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Samsung getting rid of the rotating bezel would be a stupid, stupid, stupid idea – The Verge

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Don’t do it, Samsung
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While we’re likely months away from seeing Samsung’s Galaxy Watch 5 lineup, a disturbing report is making its way around the smartwatch rumor mill. According to a SamMobile report, Samsung is considering ditching the Classic model — and possibly the physical rotating bezel along with it.
To put it nicely, that is a stupid idea.
It is not hyperbole to say that the physical rotating bezel is one of the most beloved features on Samsung smartwatches. It goes back all the way to when its smartwatches were under the “Gear” moniker. The bezel at that time actually looked like a gear — teeth and all. It was a clever design aesthetically, but it was also functional. Being able to rotate the bezel to scroll through widgets, screens, and apps is one of those things that’s so intuitive, it makes you wonder why everyone doesn’t do it.
But no one else does. The only smartwatch that’s come remotely close was the Misfit Vapor — a watch that was beset with so many delays it almost became vaporware. That had a frosted glass touch bezel that paled in comparison to Samsung’s physical rotating bezel. Misfit then ditched the feature for subsequent models.
If you’ve never worn a Samsung smartwatch, I cannot overstate how satisfying the physical rotating bezel is to use. The clicks it makes put the Apple Watch’s digital crown to shame. It’s more enjoyable than touchscreens, and it doesn’t require you to memorize what the zillion buttons on the sides of your watch do. It works whether you’re wearing gloves or sweaty from a run.
It’s also a fan-favorite feature. Seriously. You only have to take a look at this screenshot above to see how beloved it is. People keep searching to see whether Samsung’s kept the bezel from one generation of smartwatches to the next. When the Galaxy Watch 3 launched, Samsung even had a support page clarifying which of its watches had the physical rotating bezel.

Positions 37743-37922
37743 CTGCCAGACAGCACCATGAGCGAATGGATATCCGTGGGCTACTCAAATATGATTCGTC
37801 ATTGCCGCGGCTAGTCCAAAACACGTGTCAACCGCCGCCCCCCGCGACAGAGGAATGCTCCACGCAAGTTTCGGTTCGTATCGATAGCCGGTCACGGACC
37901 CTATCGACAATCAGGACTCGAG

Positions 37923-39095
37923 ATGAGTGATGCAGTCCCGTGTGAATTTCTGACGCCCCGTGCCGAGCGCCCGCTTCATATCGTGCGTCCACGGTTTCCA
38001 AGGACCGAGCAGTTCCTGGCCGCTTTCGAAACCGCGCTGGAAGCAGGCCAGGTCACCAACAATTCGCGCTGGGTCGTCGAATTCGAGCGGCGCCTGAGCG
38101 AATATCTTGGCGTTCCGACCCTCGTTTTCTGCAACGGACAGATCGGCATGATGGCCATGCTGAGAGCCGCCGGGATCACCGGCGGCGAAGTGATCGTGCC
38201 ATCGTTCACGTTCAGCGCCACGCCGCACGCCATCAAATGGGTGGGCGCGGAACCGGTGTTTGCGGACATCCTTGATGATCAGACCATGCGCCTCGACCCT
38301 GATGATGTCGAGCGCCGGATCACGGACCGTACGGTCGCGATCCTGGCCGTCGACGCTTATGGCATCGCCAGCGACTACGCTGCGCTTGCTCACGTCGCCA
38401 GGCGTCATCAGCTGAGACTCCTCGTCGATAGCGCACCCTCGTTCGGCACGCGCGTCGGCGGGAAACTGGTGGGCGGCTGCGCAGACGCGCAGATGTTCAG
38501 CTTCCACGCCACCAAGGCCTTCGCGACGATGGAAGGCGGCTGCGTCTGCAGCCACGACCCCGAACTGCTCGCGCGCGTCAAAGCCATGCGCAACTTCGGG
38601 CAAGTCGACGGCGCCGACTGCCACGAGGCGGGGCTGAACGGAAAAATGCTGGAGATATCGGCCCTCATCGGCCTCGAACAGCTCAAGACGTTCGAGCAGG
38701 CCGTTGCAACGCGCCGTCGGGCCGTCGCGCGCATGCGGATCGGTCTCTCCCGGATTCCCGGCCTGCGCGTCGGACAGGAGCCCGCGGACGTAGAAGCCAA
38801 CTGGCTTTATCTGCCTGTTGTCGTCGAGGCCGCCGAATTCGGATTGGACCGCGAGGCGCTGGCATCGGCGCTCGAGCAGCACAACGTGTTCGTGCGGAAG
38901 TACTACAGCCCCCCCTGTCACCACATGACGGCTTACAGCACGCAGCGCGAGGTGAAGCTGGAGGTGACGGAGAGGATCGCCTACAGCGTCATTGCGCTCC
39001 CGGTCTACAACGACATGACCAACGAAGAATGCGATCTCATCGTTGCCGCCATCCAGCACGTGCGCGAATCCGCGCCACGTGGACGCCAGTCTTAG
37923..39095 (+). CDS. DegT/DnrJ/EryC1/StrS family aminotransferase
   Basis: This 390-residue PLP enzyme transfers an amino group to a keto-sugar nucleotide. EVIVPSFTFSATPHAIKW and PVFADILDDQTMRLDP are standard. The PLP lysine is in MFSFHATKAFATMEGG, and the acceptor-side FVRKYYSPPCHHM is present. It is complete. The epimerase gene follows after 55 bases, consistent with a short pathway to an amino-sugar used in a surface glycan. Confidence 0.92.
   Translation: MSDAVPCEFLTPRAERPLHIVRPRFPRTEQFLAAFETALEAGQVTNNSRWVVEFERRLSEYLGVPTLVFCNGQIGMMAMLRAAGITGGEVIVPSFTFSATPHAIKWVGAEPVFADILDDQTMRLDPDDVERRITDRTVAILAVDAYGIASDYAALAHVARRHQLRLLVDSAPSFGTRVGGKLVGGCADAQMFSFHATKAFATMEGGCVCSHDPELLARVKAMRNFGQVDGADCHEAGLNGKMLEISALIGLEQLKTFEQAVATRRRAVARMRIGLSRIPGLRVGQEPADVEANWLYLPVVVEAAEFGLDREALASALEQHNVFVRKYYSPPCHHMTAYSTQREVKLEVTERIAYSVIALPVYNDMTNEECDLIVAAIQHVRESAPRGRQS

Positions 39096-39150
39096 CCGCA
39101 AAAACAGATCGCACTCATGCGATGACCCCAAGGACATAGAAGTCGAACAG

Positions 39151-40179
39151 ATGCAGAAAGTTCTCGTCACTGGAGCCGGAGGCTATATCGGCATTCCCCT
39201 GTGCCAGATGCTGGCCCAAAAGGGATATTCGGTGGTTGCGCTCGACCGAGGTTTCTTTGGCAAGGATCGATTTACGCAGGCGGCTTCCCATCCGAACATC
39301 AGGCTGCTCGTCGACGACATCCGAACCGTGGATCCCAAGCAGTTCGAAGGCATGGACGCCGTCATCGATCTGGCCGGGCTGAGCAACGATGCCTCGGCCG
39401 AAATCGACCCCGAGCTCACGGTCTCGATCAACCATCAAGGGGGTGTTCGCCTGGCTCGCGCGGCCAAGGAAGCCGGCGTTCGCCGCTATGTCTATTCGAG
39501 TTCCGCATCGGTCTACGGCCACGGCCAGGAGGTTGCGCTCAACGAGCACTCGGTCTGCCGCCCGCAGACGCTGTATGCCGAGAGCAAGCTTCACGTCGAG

To be fair, getting rid of the Classic doesn’t necessarily mean that Samsung will trash the concept of bezel navigation completely. It did that with the Galaxy Watch Active, a decision that was so bemoaned by reviewers that it released the Galaxy Watch Active 2 just six months later. This time, Samsung introduced a capacitive touch bezel. (It’s what the standard version of the Galaxy Watch 4 has, too.) Basically, it did what Misfit wanted to do with the Vapor but better. It made sense since the Active lineup’s design was supposed to be slimmer and sleeker. It was a nice way to keep the feature without sacrificing the design intent.
The thing is the touch bezel isn’t quite as useful. I appreciated that it kept Samsung’s signature feature, but it’s not as precise. It’s very easy to overshoot the app you’re trying to select, and there’s a learning curve to using it effectively. Also, I run a lot, and it’s simply not as reliable when you’re drenched in sweat.
The best-case scenario? Samsung is just switching up its branding. (Again.) Another Galaxy Watch 5 rumor is that in lieu of the Classic, Samsung will introduce a Pro model. All we know so far is that the Pro will have a significantly larger battery to make up for the poor battery life on the Galaxy Watch 4 lineup. SamMobile’s report also states this Pro model could potentially only come in one size. And, given the recent trend in wearables, that probably means a significantly bigger size.
Should Samsung keep the physical rotating bezel to the larger Pro, you end up creating less choice for consumers. People with smaller wrists who want a medium-sized watch that retains the physical rotating bezel are left with no good solution. People with larger wrists who want a sleeker vibe and good battery life are also left wanting.
I’m sympathetic to the fact that shifting over to Wear OS comes with its own challenges that likely require creative thinking both in terms of technology and design. Figuring out the right mix of SKUs to cater to a diverse customer base is also a huge challenge. It’s a problem that Samsung isn’t facing alone. Its competitors also have yet to figure out how to reconcile mass production with the fact that humans come in all shapes, sizes, and design preferences. I just know that removing or limiting options for consumers isn’t the answer.
Samsung had a good thing going with the Galaxy Watch 4 lineup by providing four sizes across two distinct styles. Is it too much to hope that it doesn’t try to fix what isn’t broken with the Galaxy Watch 5?
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